Sunday, May 31, 2020 to Tuesday, June 2, 2020
To attend this conference, register for Congress and add CCLA #38 in Section 3 of the registration form.
Registration is required for all conference attendees, including speakers, presenters, panelists, organizers and those chairing or attending a session.
Bridges are powerful symbols. The German group of early 20th century expressionists chose the name Die Brücke to suggest connections across time. Cherríe Moraga and Gloria Anzaldúa evoke feminist discourse on the body with their title This Bridge Called My Back. We associate uncomfortable circumstances with the use of the word in crossing the bridge when we get to it, or in burning bridges. More frequently, however, it implies a defeat of obstacles. As connections between shores or hills, bridges allow for the continuation of journeys. Figuratively speaking, they are at the core of comparatist work. At Congress 2020, CCLA-ACLC will explore research related to the theme “Bridging Divides and Confronting Colonialism and Anti-Black Racism via Comparative Literature.” Confirmed plenary speaker: George Elliott Clarke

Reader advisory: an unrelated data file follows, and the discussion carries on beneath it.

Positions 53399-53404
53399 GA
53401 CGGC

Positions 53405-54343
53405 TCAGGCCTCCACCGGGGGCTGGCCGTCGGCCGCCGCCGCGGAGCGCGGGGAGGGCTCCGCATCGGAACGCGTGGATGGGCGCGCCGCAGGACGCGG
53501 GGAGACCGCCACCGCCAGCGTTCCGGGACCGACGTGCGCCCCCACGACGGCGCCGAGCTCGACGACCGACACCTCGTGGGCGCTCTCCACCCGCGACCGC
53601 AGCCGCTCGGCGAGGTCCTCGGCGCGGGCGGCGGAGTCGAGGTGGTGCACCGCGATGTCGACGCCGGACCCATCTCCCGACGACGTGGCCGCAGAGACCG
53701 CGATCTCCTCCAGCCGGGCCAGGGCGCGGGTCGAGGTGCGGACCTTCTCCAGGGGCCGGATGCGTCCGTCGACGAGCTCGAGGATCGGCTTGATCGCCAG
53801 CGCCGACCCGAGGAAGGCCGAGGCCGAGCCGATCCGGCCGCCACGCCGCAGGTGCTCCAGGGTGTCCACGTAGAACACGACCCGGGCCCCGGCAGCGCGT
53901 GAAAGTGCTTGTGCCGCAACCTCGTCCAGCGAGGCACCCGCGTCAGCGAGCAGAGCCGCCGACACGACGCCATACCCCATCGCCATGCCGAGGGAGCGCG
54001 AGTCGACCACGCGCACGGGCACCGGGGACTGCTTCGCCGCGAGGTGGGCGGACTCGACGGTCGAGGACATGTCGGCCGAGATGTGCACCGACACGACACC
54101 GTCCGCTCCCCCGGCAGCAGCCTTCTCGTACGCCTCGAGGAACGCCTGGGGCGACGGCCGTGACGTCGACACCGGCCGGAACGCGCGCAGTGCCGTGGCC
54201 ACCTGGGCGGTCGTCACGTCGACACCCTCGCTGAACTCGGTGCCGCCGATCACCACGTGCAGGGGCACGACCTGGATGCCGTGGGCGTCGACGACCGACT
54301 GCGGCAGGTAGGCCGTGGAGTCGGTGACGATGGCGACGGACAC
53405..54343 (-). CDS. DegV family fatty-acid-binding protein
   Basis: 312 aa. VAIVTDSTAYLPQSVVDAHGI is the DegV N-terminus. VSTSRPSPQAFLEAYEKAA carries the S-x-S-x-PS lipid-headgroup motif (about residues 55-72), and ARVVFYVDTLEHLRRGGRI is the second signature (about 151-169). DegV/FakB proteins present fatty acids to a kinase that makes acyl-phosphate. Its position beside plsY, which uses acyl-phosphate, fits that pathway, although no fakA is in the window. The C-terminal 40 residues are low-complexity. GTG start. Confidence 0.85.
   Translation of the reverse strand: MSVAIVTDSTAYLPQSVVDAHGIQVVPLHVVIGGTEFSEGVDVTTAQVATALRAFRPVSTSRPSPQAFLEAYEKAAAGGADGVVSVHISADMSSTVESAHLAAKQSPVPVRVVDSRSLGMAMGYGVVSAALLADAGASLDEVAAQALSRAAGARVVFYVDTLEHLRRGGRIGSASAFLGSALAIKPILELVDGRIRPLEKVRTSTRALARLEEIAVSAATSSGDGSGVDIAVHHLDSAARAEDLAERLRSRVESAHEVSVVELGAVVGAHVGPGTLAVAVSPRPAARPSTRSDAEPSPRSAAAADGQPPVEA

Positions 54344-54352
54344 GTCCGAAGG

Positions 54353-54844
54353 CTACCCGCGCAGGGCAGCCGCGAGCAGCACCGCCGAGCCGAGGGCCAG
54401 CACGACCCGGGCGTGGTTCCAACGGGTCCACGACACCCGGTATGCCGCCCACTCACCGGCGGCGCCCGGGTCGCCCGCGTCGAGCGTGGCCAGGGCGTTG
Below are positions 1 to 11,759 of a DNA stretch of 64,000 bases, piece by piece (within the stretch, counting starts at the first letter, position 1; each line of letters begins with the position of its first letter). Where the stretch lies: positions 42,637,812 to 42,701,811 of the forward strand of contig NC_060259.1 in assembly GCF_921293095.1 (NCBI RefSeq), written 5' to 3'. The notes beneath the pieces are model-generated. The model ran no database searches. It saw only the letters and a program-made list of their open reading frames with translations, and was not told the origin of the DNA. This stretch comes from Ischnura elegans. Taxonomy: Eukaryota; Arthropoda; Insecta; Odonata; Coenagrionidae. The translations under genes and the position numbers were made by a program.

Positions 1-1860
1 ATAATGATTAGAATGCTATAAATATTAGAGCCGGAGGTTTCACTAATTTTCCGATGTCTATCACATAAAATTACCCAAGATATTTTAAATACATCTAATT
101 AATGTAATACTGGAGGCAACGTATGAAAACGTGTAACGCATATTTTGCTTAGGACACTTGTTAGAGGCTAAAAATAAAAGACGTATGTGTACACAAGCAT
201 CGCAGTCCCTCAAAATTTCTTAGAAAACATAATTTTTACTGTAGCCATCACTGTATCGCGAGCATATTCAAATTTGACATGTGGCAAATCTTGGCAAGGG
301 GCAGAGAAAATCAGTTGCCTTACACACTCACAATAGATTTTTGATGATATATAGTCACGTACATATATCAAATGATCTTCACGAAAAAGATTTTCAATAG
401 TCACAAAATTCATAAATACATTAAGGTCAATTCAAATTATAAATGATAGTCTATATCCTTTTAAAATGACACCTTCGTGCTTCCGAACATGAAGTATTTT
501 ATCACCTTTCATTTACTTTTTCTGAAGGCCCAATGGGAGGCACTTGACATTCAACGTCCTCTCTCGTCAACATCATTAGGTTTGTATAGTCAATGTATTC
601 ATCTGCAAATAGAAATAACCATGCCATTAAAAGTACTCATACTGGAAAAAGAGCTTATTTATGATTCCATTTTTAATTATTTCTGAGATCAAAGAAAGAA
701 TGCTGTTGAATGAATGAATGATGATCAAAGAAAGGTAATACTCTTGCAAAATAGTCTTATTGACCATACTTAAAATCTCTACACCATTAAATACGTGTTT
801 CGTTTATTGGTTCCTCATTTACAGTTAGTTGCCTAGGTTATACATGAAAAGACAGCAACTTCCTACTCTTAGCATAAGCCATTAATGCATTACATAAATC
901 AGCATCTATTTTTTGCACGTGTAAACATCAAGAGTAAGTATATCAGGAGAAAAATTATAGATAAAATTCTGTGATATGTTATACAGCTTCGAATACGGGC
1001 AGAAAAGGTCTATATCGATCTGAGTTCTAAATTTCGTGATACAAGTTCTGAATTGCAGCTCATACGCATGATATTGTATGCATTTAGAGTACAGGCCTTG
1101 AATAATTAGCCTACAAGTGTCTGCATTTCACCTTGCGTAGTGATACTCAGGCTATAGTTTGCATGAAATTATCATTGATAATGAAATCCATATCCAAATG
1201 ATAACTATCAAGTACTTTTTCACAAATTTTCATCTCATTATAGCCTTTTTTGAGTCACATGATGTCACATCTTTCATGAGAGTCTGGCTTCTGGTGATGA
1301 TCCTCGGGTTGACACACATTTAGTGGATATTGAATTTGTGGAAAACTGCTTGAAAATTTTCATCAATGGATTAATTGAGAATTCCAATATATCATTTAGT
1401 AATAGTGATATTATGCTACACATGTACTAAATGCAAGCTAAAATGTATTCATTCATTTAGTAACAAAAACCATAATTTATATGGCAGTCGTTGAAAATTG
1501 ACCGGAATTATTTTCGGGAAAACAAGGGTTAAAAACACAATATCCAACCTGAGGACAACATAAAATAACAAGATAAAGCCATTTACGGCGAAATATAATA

How does Comparative Literature mediate between divides pertaining to language, culture, race, genre, gender, sexuality, media, periods, and movements? To what extent does Comparative Literature address the divides between human and other-than-human, or post-human textualities? What are the ways in which Comparative Literature investigates cinema and digital storytelling? How does it confront colonialism and anti-Black racism?
December 15, 2019
May 31, 2020
Doris Hambuch, United Arab Emirates University
Local Arrangement Coordinators:
John Vanderheide, Huron University, Yan Lu, Western University
For more information, contact the association directly. Please note that conference registration fees are separate from the association's membership fees.